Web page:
A Waldorf Salad
The Waldorf was always Grandad’s hotel –
the place he had helped to build but never
got to stay in. From his room in the Bronx,
did he hop on the El to leave his mark
on Manhattan’s skyline? It’s too late now
to check the details, as I try at least
to plot his absent years back from the splash
of its opening to the Wall Street Crash.
Working out his children’s ages, a gap’s
revealed, and then how old he must have been –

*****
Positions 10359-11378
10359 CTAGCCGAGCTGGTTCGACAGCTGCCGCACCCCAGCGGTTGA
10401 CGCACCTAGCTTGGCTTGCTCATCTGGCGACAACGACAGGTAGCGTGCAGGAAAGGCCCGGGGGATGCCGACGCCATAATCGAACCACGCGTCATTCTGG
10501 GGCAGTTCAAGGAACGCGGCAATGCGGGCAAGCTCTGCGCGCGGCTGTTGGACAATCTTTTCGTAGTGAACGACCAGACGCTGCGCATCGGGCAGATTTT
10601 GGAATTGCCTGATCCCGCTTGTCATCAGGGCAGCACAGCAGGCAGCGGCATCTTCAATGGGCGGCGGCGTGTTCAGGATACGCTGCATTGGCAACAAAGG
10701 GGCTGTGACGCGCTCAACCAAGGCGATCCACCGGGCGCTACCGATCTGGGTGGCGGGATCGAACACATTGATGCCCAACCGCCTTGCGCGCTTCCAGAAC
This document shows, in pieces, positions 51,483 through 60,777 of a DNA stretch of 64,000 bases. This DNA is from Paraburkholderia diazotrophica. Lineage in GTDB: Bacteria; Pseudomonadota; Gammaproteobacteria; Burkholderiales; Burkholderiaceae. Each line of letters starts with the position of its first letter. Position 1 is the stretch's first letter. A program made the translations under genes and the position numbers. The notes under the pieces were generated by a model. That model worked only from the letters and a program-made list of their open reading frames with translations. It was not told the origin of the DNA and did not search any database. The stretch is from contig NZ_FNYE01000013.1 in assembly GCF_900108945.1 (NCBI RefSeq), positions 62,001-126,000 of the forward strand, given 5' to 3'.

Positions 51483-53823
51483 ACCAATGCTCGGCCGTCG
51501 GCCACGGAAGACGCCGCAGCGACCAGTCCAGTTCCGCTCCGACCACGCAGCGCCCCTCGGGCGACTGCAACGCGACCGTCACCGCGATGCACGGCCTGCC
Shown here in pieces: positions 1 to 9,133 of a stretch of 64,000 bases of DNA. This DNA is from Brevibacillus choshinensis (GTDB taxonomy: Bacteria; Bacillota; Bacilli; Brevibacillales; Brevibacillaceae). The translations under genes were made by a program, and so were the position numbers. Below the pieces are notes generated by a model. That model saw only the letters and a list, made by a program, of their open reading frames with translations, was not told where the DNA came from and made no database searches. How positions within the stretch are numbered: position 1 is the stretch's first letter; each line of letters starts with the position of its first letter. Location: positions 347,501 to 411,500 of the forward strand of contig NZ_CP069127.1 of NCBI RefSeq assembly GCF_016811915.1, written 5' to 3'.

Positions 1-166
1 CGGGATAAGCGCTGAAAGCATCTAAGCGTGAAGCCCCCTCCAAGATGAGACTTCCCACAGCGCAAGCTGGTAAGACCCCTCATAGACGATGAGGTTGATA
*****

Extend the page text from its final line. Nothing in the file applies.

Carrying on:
a Volunteer with mouths to feed, his goal
something better than the Irish Free State.
His cause in abeyance, he chanced his luck
abroad, where he found the future rooted
in its bottom line. He returned with cash
and tall stories, a few Yankee phrases.
But what did he make of bootleg whisky,
when he had no chance of a quiet pint;
or the well-dressed hoodlums and shoeshine boys
who had never crossed fields or dug a ditch?
Above his head the sky’s a chart, criss-crossed
with girders, on one of which two workers
have started tucking in. A step away,
two waiters hover whose aim it is to please.